Drones for Food Delivery – How Soon, How Possible for the US?

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The drones have a long history starting from 1918 where their initial use and purpose was only for military purposes. Today, the drones are used in mainly healthcare and postal services in some countries like UAE. The use of drones for commercial purposes has been blocked in the US due to the strict regulations by the Federal Aviation Administration commission.

Today we are seeing lots of big companies like Uber and Amazon to attempt delivering food through drones. Food delivery is a $13 billion business in the U.S. The newest innovations in food delivery has primarily been focused on making the ordering process seamless and less painful. However, the food waits times and frustration from eating food when its cold has pushed some forward-looking startups to make the technology possible.

Recently, the Uber has announced its plans to integrate drone delivery to its Uber-Eats prepared food delivery unit by 2020. We’ve known that the company is seriously working on the project from the job post announcement which was then removed from Linkedin. The Uber was looking for operational managers to make the drone deliveries possible. After an inquiry from The Wall Street Journal, it has become clear that the company along with others is facing lots of operational challenges apart from the legal challenges that we know today.

What are those legal challenges?  FAA’s Part 107 Drone Regulations state that it is not allowed for foreign or interstate air carrier operators to operate. In other words, drone delivery companies that operate in different states like FedEx, UPS, DHL, USPS, or anyone crossing state or national borders can get around this rule by not carrying mail or crossing state or national borders. The regulation has other strict rules which make commercial pizza deliveries impossible.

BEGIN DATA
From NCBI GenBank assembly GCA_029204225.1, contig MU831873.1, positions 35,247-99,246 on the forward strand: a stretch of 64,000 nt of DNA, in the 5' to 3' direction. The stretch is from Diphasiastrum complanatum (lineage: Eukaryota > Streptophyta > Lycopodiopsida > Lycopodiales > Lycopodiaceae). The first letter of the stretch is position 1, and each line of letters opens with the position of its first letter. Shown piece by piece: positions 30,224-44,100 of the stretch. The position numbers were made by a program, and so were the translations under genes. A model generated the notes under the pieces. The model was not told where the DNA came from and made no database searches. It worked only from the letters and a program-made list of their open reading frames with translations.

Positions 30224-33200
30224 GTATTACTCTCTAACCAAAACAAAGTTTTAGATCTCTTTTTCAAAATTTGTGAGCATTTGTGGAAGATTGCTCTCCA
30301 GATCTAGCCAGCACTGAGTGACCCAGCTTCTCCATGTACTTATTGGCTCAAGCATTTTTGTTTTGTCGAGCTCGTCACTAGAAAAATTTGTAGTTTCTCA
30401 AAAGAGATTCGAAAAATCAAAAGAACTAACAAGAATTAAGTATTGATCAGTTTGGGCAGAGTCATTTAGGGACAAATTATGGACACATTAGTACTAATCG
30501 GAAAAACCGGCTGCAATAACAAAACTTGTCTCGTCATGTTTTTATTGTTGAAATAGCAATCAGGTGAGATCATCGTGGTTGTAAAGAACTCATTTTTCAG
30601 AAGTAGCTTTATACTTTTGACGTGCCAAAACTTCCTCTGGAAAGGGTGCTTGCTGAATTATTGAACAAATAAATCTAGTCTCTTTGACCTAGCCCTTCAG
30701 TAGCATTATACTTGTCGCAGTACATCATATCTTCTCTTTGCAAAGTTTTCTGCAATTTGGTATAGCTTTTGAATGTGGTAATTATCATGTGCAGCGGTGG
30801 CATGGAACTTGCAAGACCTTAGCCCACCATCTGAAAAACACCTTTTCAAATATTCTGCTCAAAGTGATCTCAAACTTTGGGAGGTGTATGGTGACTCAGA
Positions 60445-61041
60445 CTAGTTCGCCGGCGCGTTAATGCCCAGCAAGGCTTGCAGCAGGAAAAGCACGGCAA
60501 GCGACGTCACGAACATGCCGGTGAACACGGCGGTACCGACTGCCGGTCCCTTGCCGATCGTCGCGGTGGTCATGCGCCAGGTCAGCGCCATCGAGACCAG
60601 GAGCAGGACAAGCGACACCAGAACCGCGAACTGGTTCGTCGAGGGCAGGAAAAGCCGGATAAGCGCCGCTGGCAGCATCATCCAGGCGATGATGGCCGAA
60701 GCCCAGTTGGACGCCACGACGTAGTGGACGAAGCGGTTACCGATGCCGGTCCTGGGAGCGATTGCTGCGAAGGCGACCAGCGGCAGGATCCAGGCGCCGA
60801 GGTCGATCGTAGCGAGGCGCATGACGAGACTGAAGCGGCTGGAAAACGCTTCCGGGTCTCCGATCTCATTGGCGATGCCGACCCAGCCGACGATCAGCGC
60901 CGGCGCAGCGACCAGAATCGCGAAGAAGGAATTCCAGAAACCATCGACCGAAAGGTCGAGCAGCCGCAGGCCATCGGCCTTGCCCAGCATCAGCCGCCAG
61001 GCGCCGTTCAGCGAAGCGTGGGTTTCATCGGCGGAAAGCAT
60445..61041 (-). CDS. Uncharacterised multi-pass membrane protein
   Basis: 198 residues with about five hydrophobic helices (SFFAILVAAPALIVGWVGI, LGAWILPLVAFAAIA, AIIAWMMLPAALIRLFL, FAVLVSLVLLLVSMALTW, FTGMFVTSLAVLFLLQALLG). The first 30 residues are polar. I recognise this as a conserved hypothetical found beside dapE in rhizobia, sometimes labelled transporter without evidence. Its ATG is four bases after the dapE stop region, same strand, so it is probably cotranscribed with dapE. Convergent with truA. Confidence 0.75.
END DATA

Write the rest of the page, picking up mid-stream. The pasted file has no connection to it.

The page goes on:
What is the situation with drone deliveries in other countries? Zipline, a medical drone delivery startup headquartered in San Francisco, has been operating a nationwide emergency blood delivery service in Rwanda for the past two years. The startup called ele.me which specializes in food deliveries is already operating successfully in the populated area of China. East Africa and UAE, Iceland already dominate the world in drone deliveries for a long time already.

The US-based startups have also received some hope this year. In May 2018, the Federal Aviation Administration announced that 10 U.S. states have been approved to launch a three-year pilot program, easing the current rules in an effort to jumpstart the commercial drone industry in the U.S. Alphabet, Apple, Airbus, FedEx, Intel, Microsoft, Uber, and Qualcomm are among the winners, along with smaller companies like Zipline, Flirtey, and PrecisionHawk were allowed to participate in the project. Famous retailers like Amazon and taxi companies Uber did not make the list. The 10 selectees include the Choctaw Nation of Oklahoma, San Diego, Virginia, Kansas, Florida, Tennessee, North Dakota, Nevada, and Alaska.

With the FAA regulations expected to become loose for commercial companies near the end of 2019, it is possible that the startups will take up the US space until 2020. For now, we will be keeping an eye on how it goes with the regulations and startups like Uber and Amazon drone deliveries.

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